Evan Longoria turns back time with four homers in Giants' sweep of Padres

Evan Longoria turns back time with four homers in Giants' sweep of Padres

SAN DIEGO -- Kevin Pillar hit three spots behind Evan Longoria on Wednesday night, so the longtime Toronto Blue Jay was getting ready to grab his bat in the third inning when the former Tampa Bay Rays star crushed a two-run shot to left-center to tie the game. It looked familiar to Pillar.

"He looks like the Longo of old," he said after the Giants' 7-5 win over the Padres. 

Longoria right now looks every bit like that player, the one the Giants hoped would lead them back to the postseason last year. He's had an up-and-down two seasons in San Francisco, generally putting up solid numbers but falling short of his previous standards, and also of what most fans surely expected. 

But over a three-game sweep of the Padres, Longoria destroyed a young pitching staff. He hit a homer and scored three runs Monday, hit two homers and drove in five Tuesday, and had that key early homer Wednesday. 

Longoria said the whole lineup has been able to relax because so many hitters up and down the line are hot. He doesn't feel like he has to save the day every time up, but he's doing plenty of damage. 

"The last seven games -- even the Arizona series I felt like we were doing a good job of stringing together hits and getting big hits when needed," Longoria said. "It's fun, having fun helps a lot."

As Bruce Bochy always says, a team can look depressed when it's not hitting. But the Giants were a raucous bunch in San Diego and Longoria was a big part of it.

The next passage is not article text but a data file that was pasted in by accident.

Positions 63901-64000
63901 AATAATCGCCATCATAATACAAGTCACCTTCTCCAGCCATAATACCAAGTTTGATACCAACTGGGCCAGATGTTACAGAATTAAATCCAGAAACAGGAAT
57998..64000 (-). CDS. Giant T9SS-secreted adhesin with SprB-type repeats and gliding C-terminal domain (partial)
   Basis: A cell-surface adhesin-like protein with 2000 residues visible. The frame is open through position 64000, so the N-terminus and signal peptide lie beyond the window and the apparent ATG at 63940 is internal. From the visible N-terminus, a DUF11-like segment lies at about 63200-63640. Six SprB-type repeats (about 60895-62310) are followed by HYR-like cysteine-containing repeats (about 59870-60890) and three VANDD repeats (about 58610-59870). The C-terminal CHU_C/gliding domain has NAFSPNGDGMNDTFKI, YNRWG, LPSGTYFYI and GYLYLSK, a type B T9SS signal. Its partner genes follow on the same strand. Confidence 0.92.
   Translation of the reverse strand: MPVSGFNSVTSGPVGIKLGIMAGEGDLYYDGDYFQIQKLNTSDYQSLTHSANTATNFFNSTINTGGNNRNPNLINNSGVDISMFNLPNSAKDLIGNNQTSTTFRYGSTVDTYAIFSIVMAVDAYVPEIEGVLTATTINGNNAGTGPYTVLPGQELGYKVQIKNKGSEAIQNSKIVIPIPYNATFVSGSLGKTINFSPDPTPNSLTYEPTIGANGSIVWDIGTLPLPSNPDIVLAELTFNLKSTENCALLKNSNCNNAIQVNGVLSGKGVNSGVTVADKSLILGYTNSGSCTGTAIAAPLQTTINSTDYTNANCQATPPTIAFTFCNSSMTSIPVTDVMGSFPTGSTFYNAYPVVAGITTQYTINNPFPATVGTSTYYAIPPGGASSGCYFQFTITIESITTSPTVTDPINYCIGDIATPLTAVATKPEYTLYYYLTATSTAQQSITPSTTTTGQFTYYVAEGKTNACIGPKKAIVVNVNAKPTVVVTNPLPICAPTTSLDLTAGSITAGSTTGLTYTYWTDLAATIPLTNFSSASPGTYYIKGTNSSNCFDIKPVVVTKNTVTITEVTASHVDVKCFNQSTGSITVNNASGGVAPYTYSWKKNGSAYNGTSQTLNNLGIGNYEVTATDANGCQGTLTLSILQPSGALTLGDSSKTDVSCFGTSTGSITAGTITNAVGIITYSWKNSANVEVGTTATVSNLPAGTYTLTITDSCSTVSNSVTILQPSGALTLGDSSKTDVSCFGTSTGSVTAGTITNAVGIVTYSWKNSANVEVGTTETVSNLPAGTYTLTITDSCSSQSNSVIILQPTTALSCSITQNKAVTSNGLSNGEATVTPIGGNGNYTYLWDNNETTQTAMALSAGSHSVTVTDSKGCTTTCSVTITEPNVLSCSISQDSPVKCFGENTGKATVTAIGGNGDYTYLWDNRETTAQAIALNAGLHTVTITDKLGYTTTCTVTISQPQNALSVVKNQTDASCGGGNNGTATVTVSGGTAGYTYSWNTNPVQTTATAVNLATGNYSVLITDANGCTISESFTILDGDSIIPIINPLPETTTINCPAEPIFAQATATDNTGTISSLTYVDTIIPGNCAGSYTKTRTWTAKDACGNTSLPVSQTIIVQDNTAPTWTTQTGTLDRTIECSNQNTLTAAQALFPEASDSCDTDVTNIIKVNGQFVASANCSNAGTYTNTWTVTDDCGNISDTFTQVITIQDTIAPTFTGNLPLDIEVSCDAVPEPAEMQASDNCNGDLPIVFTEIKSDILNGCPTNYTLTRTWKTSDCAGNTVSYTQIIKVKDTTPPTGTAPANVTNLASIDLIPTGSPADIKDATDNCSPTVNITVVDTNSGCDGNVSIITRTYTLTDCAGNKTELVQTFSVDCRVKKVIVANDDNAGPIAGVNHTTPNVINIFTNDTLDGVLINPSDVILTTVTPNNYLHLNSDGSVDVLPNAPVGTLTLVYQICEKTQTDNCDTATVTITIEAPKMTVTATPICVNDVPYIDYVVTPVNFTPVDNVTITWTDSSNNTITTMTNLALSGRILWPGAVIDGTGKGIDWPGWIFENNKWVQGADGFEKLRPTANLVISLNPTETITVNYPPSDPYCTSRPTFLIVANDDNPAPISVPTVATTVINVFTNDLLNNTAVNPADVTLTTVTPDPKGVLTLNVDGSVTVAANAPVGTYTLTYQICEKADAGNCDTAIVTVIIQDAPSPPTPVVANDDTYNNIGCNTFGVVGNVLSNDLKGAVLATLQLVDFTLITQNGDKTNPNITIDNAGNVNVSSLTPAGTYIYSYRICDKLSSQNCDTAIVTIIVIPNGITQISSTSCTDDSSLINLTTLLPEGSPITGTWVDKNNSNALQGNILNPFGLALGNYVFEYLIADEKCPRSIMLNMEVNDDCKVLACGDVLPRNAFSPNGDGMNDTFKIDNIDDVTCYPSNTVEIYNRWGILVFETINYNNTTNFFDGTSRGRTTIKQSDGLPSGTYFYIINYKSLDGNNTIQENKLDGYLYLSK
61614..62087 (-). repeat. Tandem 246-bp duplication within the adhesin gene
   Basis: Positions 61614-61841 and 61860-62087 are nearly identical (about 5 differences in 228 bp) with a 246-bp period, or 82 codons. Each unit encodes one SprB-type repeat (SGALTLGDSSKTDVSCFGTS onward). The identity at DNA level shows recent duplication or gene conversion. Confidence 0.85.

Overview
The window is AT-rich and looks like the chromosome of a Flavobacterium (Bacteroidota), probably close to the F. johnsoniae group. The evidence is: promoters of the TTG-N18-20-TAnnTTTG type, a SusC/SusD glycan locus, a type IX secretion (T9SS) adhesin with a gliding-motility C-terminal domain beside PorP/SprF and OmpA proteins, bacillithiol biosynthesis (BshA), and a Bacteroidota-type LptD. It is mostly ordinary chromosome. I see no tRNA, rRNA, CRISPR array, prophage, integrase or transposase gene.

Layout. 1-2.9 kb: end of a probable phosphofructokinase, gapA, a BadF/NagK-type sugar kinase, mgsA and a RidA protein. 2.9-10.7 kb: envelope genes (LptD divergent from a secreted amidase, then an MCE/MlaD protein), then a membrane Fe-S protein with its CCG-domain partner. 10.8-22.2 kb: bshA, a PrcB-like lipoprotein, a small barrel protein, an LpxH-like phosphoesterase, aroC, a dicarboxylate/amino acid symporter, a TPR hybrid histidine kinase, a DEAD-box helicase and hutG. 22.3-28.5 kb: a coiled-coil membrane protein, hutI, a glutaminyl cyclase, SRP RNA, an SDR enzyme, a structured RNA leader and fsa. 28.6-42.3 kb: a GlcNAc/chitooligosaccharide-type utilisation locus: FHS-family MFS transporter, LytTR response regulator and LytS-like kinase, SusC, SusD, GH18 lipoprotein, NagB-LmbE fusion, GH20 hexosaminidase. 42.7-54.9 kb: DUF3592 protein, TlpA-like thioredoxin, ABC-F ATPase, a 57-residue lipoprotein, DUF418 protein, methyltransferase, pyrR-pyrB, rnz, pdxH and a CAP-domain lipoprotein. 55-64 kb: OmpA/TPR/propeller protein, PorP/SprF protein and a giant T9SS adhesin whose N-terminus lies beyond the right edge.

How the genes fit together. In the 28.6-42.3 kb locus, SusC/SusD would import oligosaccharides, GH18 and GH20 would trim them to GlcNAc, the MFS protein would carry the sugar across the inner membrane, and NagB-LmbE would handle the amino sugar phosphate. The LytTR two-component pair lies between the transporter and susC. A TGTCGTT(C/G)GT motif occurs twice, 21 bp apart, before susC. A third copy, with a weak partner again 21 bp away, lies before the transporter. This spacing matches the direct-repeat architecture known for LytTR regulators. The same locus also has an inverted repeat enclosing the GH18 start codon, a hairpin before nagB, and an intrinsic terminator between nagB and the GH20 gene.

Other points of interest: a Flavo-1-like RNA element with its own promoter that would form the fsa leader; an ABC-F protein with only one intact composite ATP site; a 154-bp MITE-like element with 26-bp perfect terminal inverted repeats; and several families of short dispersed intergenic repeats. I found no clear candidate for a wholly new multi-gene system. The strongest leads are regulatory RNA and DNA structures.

He teammed with Alex Dickerson on Wednesday to give the Giants back-to-back homers for the first time this season. Longoria is the first Giant since Jarrett Parker in 2015 to homer four times in three games; Barry Bonds (four times) and Ellis Burks are the only others to do it since 2000. Longoria also joined Andrew McCutchen and Hunter Renfroe as the only players to hit four homers in a series at Petco Park, and he has seven homers in San Diego since joining the Giants, the most of any visiting player. 

[RELATED: Giants keep rolling with fourth straight offensive outburst]

Pillar and Longoria have become friends in part because of their AL East connections, and as Pillar talked about the lineup's outburst, he pointed out that there's been a lot of work involved. Longoria has searched relentlessly for a solution and is constantly talking about hitting with Pillar. He took early batting practice recently and something has seemingly clicked. 

"People get maybe a misconception about guys who have been doing this a long time and have been paid and think they're okay with not being the best version of themselves," Pillar said. "But he's constantly working."

Giants, Madison Bumgarner's camp talking with Dodgers rumor swirling

Giants, Madison Bumgarner's camp talking with Dodgers rumor swirling

SAN FRANCISCO -- Sure they're the ones talking to agents in suites, discussing blockbuster trades, and spending millions on players, but at points of the MLB Winter Meetings, Giants executives are just like their fans.